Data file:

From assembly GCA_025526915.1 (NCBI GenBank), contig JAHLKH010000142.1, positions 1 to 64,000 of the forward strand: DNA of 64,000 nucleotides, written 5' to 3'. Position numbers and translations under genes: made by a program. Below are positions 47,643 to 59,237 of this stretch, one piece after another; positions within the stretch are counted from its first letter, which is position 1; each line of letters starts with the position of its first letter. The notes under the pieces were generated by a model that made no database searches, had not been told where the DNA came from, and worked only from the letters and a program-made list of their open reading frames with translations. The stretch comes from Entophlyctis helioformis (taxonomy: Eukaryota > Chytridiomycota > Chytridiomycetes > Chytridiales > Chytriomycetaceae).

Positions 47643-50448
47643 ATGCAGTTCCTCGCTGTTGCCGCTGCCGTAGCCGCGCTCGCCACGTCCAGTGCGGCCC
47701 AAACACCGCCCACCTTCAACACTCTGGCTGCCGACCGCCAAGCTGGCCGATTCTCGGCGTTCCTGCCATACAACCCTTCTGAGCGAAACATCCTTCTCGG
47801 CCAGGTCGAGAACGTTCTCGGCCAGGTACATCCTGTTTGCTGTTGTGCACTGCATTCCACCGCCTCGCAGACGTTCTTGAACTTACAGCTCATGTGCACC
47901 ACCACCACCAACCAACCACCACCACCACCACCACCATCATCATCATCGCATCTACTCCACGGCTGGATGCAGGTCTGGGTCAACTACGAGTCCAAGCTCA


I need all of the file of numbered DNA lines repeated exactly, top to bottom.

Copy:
From assembly GCA_025526915.1 (NCBI GenBank), contig JAHLKH010000142.1, positions 1 to 64,000 of the forward strand: DNA of 64,000 nucleotides, written 5' to 3'. Position numbers and translations under genes: made by a program. Below are positions 47,643 to 59,237 of this stretch, one piece after another; positions within the stretch are counted from its first letter, which is position 1; each line of letters starts with the position of its first letter. The notes under the pieces were generated by a model that made no database searches, had not been told where the DNA came from, and worked only from the letters and a program-made list of their open reading frames with translations. The stretch comes from Entophlyctis helioformis (taxonomy: Eukaryota > Chytridiomycota > Chytridiomycetes > Chytridiales > Chytriomycetaceae).

Positions 47643-50448
47643 ATGCAGTTCCTCGCTGTTGCCGCTGCCGTAGCCGCGCTCGCCACGTCCAGTGCGGCCC
47701 AAACACCGCCCACCTTCAACACTCTGGCTGCCGACCGCCAAGCTGGCCGATTCTCGGCGTTCCTGCCATACAACCCTTCTGAGCGAAACATCCTTCTCGG
47801 CCAGGTCGAGAACGTTCTCGGCCAGGTACATCCTGTTTGCTGTTGTGCACTGCATTCCACCGCCTCGCAGACGTTCTTGAACTTACAGCTCATGTGCACC
47901 ACCACCACCAACCAACCACCACCACCACCACCACCATCATCATCATCGCATCTACTCCACGGCTGGATGCAGGTCTGGGTCAACTACGAGTCCAAGCTCA